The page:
Fiber Internet may be in my future but not my immediate future. My ISP, PLDT, isn’t making things easy for me. I didn’t expect any issues when I wrote about getting a fiber connection in June. Other than being told it isn’t available on my street yet, that is.
When my daughter-in-law, Cathy, was at their local office dealing with my disconnection in May, a PLDT customer service representative told her it was available here. I have no way of verifying if that is even true.
To understand my predicament, I have to explain that every house number after a twist in the road is exactly the same. My in-laws have lived on their property (which is actually mine) since 1988. It was a dirt road back then, when it wasn’t muddy from rain. The house number for all these houses is still the same.
I applied for fiber Internet online, just so I could be sure it was available on this street. Instead of approving or disapproving it, a customer service representative from the Manila office called me for information.
The representative asked me if I knew a particular person. I replied that I didn’t. He then said I needed to give them a notarized statement of denial for that person. I tried to explain about the house number situation but he wouldn’t listen. He told me they would continue processing the application when I provided them with that statement.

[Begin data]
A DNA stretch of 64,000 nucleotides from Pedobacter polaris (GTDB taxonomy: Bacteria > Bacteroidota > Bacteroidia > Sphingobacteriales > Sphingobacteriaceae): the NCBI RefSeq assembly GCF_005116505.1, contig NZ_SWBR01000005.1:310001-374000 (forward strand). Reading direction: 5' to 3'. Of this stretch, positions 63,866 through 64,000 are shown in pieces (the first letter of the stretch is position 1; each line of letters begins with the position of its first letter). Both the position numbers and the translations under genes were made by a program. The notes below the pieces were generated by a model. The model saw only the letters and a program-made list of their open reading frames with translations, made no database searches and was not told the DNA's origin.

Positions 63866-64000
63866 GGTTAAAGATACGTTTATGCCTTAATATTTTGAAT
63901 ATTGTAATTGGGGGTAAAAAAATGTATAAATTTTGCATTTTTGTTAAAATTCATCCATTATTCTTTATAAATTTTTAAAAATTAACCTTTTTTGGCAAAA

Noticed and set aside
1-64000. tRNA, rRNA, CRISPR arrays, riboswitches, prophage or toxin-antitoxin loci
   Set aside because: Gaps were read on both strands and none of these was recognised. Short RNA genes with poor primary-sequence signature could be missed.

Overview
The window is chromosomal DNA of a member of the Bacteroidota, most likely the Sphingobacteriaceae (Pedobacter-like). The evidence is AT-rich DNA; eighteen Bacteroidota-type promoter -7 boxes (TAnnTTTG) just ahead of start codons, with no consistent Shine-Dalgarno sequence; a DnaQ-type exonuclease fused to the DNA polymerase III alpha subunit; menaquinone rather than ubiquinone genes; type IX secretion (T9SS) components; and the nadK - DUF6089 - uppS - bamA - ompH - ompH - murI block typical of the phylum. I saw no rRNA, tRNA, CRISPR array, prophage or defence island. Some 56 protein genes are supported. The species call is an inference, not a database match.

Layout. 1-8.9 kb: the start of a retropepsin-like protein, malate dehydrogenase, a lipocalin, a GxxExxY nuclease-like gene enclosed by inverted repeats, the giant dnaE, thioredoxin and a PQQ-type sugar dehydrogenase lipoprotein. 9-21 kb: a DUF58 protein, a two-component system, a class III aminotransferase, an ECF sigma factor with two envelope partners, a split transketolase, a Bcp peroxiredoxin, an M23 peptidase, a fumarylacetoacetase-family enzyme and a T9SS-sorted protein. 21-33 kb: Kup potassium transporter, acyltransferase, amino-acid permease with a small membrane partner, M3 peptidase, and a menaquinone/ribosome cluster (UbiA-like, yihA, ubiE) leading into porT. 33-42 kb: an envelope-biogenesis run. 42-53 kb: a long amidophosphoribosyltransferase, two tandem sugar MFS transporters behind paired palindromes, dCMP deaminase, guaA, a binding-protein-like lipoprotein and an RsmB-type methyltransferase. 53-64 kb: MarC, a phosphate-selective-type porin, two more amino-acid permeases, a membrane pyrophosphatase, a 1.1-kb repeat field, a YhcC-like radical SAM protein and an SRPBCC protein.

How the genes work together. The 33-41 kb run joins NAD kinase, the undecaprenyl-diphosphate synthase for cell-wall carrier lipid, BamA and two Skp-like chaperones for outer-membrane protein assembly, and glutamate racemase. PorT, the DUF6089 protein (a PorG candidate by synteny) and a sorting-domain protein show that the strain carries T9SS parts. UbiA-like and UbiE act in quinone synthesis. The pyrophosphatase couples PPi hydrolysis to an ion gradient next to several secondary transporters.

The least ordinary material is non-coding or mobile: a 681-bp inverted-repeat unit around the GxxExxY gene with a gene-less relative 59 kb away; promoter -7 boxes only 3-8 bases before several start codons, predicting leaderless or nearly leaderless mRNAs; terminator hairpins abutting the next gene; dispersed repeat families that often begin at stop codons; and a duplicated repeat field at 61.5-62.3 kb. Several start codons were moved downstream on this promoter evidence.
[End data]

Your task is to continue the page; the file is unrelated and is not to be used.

I have a stable DSL connection, although it’s not in my name. A sister-in-law had it turned on right before I returned to the Philippines in 2014.
It wasn’t always stable but things have improved over the years. Customer service isn’t one of them. PLDT’s telephone customer service is completely automated and doesn’t even give me an option for the issues I get from time to time. I have to wing it every time I call (which really isn’t often). Seriously, my issues usually involve a storm or an errant truck driver hitting a pole and taking down lines.
I am not going to give PLDT a notarized statement. Notaries cost money and I have to go downtown and see a lawyer to get my signature notarized. Not only that, but hundreds of people live at the same house number. Will I have to do it again when someone else doesn’t pay their bill?
I walked up and down the street the day the CSR called me. The only wires running from pole to pole are electrical, telephone and cable (for cable TV). PLDT would have to string up at least one wire for fiber Internet. I seriously doubt they would do that for one potential customer. I’m not jumping through hoops only to be told fiber Internet isn’t available to me yet.